2 -- As wage slaves the workers are robbed of the major portion of what they produce, the bulk going to the State and to the property-owning class in one form or another. No free or decent society can exist which rests on the robbery of one class by another.

3 -- A virtually absolute despotism prevails in the industries and wherever wage labor is employed and exploited. Economic despotism can never be made to spell Democracy.

4 -- As a class the workers are doomed to lifelong slavery. It is an indispensable condition for privately owned industry (capitalism) to have available a well-stocked labor market. "Free enterprise" could not survive a day if there were not'always millions of workers so reduced in circumstance as to compel their selling their labor power for a price -- a price that at best barely keeps them above the starvation line. Where the door of "opportunity" is fatedly and permanently closed to the majority, it is fraudulent to insist that, because here and there a worker escapes from wage slavery into the intermediary or topmost layers of society, therefore this proves "free enterprise" (capitalism) to be a system of opportunity to all. The inherent denial of opportunity can never be made to spell possible or guaranteed opportunity.

From Daniel De Leon -- Internationalist, 1944, reprint of 1948, pages 43-45, subsection "The 'Free Enterprise' Fantasy"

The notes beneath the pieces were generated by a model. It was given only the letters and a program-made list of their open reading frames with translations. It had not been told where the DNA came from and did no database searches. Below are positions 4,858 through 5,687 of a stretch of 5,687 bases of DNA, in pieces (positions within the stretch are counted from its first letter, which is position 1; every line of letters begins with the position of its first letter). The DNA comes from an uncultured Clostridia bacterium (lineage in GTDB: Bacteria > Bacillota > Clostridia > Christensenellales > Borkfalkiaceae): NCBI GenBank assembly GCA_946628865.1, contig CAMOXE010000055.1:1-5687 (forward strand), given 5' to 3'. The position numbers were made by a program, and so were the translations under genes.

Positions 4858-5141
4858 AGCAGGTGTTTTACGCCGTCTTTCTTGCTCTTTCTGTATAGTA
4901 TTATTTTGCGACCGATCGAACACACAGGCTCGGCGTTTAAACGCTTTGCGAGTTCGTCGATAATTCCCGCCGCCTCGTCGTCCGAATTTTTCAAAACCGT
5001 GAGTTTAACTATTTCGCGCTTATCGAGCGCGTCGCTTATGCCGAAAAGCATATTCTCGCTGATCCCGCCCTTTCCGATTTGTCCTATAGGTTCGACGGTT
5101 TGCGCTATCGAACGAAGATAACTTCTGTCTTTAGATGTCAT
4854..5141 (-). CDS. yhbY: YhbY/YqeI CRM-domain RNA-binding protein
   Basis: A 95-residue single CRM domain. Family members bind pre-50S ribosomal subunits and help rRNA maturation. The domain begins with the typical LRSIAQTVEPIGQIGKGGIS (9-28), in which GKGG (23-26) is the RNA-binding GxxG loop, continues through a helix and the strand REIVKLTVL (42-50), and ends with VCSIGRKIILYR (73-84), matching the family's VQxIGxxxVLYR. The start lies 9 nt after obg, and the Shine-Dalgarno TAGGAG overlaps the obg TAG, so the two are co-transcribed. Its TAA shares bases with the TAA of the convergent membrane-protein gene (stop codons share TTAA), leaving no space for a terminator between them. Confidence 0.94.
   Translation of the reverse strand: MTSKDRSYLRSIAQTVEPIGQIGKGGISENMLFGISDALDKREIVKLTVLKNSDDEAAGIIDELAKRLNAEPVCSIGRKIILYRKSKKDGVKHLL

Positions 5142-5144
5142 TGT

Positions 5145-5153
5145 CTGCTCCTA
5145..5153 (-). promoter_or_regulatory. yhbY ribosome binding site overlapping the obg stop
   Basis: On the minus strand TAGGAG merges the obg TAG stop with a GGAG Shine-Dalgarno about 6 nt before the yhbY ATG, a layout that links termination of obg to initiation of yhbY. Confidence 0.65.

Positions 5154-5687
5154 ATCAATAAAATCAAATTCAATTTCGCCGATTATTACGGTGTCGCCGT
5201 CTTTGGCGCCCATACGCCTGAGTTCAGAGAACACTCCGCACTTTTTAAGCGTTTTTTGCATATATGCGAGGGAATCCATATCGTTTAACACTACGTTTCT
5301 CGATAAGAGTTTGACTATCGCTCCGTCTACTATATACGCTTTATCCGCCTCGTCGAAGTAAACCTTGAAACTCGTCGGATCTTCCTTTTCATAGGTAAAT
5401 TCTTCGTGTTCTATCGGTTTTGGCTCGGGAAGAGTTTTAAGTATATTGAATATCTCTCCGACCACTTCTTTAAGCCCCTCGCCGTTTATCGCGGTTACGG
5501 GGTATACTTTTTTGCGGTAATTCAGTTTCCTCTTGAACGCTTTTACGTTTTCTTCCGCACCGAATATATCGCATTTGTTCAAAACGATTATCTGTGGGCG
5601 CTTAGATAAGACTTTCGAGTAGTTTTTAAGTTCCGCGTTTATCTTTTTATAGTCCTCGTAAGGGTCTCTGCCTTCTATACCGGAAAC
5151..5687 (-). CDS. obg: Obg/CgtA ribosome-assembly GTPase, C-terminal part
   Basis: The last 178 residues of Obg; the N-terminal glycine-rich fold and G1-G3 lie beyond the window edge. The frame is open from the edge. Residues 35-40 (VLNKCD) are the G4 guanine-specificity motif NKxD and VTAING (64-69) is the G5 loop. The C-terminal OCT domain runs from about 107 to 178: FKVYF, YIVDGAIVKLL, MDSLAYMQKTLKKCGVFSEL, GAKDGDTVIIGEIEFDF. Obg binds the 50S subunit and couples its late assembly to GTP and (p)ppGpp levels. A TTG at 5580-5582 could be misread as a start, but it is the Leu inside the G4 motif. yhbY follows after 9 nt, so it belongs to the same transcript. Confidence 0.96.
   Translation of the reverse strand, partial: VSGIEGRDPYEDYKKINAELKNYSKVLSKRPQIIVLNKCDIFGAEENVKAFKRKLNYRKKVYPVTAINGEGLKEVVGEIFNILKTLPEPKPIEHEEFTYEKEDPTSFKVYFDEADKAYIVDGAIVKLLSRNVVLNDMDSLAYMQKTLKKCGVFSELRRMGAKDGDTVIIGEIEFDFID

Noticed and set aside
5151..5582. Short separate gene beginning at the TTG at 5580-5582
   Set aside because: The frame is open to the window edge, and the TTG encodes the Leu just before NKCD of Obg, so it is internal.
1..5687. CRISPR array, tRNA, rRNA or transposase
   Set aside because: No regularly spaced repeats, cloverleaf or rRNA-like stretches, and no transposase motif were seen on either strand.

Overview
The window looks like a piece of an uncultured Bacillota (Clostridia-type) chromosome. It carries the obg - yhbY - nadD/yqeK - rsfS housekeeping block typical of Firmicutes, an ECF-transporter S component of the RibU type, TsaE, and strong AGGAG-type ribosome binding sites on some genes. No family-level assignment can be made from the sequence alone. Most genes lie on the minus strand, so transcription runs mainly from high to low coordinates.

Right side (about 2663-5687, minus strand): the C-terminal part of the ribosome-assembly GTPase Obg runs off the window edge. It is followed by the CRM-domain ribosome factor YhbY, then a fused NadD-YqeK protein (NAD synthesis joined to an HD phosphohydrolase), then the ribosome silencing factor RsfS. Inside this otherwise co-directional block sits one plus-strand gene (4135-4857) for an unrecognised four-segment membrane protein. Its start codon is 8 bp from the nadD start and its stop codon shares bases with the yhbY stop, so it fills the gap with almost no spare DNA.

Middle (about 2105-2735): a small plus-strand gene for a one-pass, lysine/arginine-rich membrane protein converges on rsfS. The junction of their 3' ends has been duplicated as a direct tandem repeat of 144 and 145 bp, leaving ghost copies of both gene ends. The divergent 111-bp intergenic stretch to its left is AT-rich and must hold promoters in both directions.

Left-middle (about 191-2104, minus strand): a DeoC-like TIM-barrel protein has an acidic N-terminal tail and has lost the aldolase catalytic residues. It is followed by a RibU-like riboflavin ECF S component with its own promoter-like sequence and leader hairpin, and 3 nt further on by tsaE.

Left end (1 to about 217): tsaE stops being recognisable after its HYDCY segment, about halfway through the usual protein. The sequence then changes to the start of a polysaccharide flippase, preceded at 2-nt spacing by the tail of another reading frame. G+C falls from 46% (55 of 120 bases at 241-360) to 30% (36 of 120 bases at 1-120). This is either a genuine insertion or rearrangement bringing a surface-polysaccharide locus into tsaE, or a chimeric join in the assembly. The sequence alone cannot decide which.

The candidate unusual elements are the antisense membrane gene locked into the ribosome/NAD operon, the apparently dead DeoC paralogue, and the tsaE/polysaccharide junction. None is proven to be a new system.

In what way does the exercise of the political vote in behalf of so-called social legislation affect the economic condition of the workers? In a real sense the answer is: It does not affect it at all, except possibly for the worse. Insofar as the workers succeed in having laws enacted which supposedly improve the conditions under which they labor, the voting merely aids in consolidating their slavery, and in codifying the terms of their slavery. It does not, and cannot, alter or beneficially affect wage slavery itself. The political vote is utterly unrelated to the economic status and conditions, except as aforesaid. The political vote, taken as a whole, is at best but a half vote_it is not whole or complete. "Cast your vote," said Thoreau, "not a strip of paper merely, but your whole influence." The "whole influence" of the workers' vote must include the industrial vote of the workers within the precincts of industry. To cast the political vote, citizens are organized in political units -- wards, districts, counties and states. To cast the industrial vote, the workers must organize into industrial units -- into Socialist Industrial Unions, thoroughly integrated -- that is, in the particular industries where they work. When they vote in industry they have an unrestricted ballot. For by the industrial ballot they determine their hours of labor, they elect their own foremen and superintendents, they elect their delegates to the local and national industrial councils and to the general congress of all industries where sits the industrial government -- democratically elected, responsive to the will of those who elected them, and charged with the task of coordinating industry, and of integrating the various industrial processes, in effect estimating the needs of society and administering production and distribution as a whole. And they vote on any other question affecting their welfare as industrial workers and members of the commonwealth.